My husband often goes out in the afternoon to do some grocery shopping or errand running as he takes a break from his workday (which starts early and he is currently still teaching from home). He will sometimes take a child or two with him as he does so. He may also then mow the lawn or play video games with the kids himself.
3:30-4:30 pm We will finish up work as needed, and my husband will start dinner (he’s the cook). We make sure to wake up the toddler from her nap by 4 pm if she hasn’t already woken up so she can go to bed at a good time still. Kids play some more or help with dinner prep.
4:30-5:30 pm We eat dinner together as a family, enjoy a dessert afterward, and then clean up the dinner mess, making sure to wash all the dishes in the sink, load and start the dishwasher, and get everything all packed up and clean for tomorrow.
5:30-7:30 pm Family time! We will often play games or watch some TV together. If it is Monday, we will have Family Home Evening (FHE) where someone shares a spiritual thought, we sing and pray together, and so on. Other nights we may all go out as a family somewhere.
I may tackle more chores around the house like folding laundry. Or we may do a craft together (like creating our personalized homeschool bins) or play games, have dance parties, whatever!
7:30-9:00 pm Depending on the day and what we are doing depends on exactly what time the kids go to bed. We’ve been trying to move the bed time back to its more standard 8 pm time now that the sun isn’t staying up so late (all kids have the same bedtime – the big kids may be able to stay up in their rooms reading or hanging out with us as we deem okay, but with school in-session no later than 9pm).
To get ready for the bed, the kids will get on their jammies and brush their teeth. Then, we will come together for scripture study, prayers, hugs and kisses, and then goodnight. Either my husband or I put down the 2yo in her room, sitting in there until she is asleep, which can sometimes take a long time.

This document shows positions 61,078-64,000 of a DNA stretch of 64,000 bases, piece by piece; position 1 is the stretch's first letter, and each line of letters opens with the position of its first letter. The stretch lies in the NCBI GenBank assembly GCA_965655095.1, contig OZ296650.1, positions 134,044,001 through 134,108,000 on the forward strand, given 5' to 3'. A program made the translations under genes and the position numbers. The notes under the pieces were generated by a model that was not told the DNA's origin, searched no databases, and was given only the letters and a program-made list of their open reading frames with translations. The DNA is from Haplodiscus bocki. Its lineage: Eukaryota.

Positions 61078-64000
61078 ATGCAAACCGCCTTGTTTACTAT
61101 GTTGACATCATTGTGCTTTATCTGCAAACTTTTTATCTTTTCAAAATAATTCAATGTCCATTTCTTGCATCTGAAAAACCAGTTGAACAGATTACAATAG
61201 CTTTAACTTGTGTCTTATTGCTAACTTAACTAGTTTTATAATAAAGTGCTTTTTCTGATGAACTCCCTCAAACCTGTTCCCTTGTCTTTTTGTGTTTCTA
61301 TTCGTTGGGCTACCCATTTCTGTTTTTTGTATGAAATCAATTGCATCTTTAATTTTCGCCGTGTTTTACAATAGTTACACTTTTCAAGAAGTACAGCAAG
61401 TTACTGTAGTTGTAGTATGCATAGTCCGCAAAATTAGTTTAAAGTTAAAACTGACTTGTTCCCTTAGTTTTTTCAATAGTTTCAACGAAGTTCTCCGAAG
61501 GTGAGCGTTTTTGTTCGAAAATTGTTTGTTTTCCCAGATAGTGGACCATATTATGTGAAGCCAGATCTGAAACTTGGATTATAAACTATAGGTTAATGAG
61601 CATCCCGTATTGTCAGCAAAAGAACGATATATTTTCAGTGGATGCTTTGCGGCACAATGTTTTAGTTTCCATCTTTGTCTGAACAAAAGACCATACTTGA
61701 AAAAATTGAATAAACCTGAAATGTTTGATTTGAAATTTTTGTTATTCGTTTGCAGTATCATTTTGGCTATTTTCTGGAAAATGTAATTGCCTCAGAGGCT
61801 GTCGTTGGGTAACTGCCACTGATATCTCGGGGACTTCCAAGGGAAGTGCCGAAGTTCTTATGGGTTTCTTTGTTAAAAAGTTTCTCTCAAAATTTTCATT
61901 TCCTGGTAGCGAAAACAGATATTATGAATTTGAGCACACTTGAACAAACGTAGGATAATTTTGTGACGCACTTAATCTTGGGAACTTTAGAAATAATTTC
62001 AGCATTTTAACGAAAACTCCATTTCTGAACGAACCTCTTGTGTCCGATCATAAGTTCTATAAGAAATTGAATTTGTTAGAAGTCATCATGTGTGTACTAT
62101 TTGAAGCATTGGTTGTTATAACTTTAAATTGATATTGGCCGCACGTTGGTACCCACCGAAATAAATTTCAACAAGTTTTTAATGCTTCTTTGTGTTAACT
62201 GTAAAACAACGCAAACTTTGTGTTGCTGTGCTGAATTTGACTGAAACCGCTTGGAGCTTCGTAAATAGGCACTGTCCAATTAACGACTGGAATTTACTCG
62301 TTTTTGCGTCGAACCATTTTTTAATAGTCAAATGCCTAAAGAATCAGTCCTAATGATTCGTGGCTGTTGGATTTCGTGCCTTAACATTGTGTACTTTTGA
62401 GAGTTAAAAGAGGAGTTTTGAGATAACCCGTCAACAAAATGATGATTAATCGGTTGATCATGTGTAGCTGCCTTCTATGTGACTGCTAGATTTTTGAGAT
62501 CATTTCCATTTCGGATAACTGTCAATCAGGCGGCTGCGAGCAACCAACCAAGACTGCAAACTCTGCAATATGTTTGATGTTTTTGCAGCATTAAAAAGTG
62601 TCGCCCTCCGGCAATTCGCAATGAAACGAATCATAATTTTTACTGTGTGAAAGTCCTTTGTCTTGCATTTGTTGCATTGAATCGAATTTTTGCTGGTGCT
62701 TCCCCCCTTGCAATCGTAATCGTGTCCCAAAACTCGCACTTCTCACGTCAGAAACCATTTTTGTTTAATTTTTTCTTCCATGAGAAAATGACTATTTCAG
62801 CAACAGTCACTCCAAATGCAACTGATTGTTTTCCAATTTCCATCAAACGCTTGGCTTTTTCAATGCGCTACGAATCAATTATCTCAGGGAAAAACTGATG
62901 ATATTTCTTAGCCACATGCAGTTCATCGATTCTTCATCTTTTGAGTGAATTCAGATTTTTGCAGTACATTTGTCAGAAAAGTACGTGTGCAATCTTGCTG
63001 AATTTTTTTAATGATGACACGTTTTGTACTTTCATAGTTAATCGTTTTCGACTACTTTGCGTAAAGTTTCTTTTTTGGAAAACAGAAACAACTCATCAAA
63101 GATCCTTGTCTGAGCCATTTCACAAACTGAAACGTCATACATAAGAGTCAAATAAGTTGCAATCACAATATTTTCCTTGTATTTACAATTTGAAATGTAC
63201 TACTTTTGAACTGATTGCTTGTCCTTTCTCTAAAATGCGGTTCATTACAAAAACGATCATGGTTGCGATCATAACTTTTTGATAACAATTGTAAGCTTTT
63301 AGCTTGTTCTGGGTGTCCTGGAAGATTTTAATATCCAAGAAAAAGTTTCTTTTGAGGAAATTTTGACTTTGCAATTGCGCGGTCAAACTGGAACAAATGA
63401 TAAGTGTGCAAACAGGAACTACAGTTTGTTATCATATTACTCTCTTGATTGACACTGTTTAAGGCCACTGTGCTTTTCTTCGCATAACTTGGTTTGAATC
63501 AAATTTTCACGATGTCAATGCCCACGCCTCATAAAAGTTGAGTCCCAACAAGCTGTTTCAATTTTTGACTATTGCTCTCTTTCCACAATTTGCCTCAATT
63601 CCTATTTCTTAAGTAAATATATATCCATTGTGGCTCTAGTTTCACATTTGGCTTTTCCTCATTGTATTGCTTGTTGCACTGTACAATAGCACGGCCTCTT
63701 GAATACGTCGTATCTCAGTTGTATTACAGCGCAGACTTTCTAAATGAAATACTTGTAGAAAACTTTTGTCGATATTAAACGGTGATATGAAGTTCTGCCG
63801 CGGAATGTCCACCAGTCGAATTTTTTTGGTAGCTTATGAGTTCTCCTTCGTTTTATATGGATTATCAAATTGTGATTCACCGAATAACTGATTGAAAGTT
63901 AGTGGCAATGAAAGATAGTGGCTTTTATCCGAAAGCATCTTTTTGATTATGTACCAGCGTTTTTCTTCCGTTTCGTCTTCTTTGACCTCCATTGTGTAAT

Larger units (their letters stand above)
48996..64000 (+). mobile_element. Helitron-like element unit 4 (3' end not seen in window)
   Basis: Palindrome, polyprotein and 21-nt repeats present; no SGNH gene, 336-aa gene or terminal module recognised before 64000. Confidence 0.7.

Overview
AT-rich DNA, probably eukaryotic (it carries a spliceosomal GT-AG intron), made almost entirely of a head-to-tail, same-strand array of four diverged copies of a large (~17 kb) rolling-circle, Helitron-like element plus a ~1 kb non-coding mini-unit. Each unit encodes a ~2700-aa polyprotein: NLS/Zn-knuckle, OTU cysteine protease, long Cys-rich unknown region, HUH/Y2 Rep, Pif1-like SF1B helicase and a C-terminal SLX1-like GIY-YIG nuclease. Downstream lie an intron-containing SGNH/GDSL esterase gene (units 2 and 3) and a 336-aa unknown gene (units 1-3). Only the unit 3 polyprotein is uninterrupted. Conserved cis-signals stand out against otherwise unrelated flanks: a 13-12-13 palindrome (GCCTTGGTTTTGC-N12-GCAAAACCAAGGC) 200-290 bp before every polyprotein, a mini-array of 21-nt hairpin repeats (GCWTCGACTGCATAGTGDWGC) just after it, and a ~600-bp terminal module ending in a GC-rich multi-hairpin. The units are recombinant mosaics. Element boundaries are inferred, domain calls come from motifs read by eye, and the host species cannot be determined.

9:00-11:30 pm My husband will usually veg in front of the TV and fall asleep as he does so, watching his favorite Youtube/Twitch channels. I try and get some work done (pregnancy brain and physical stamina allowing), get myself ready for bed, and may watch a little TV myself, or just browse social media on my phone for far too long until I go to bed.
And then our day starts over very much like this one the next day!
But, please note that we don’t generally do every subject every day.
This past school year, we did History on Monday and Thursdays and Science on Tuesdays and Fridays, for example.
Last year, we even built-in Wednesdays as an off-day where we could go on homeschool field trips, craft/create more at home, go to the park, run errands (doctor appointments, piano lessons, etc) and so on. It was nice to have a break in the middle of the week for a down day/fun day just because.
As always, remember that things will come up that totally derail your best laid plans, especially with little ones to tend to.
Someone will be sick. The toddler will get into the nail polish. Emergencies will arise. Appointments will need to happen. Fun activities and opportunities will crop up on a school day. Work deadlines will require more time than usual. Bad attitudes will happen (from you and the kids) and burnout will happen.
Always have a plan but then go with the flow.
Let life happen. Life is learning.
If my schedule won’t work for your family, you can check out these other sample homeschool schedules for large families too:
- Homeschooling 5 Kids – Our Family Code
- Simple and Independent Homeschool Schedule – Royal Baloo
- Create a Weekly Homeschool Schedule – Sunny Day Family
I wish you all the luck and success as you figure out your large family homeschool schedule and routine!
For additional helps with homeschooling, read the following:
- The Truth About Paying Kids for Doing Chores
- Free Basic Chore Chart for Toddlers
- The #1 Reason We Aren’t Sending Our Kids to Public School for Kindergarten
- Questions to Ask During a Back to School Video Interview
- 24 Best Educational Apps and Websites for Kids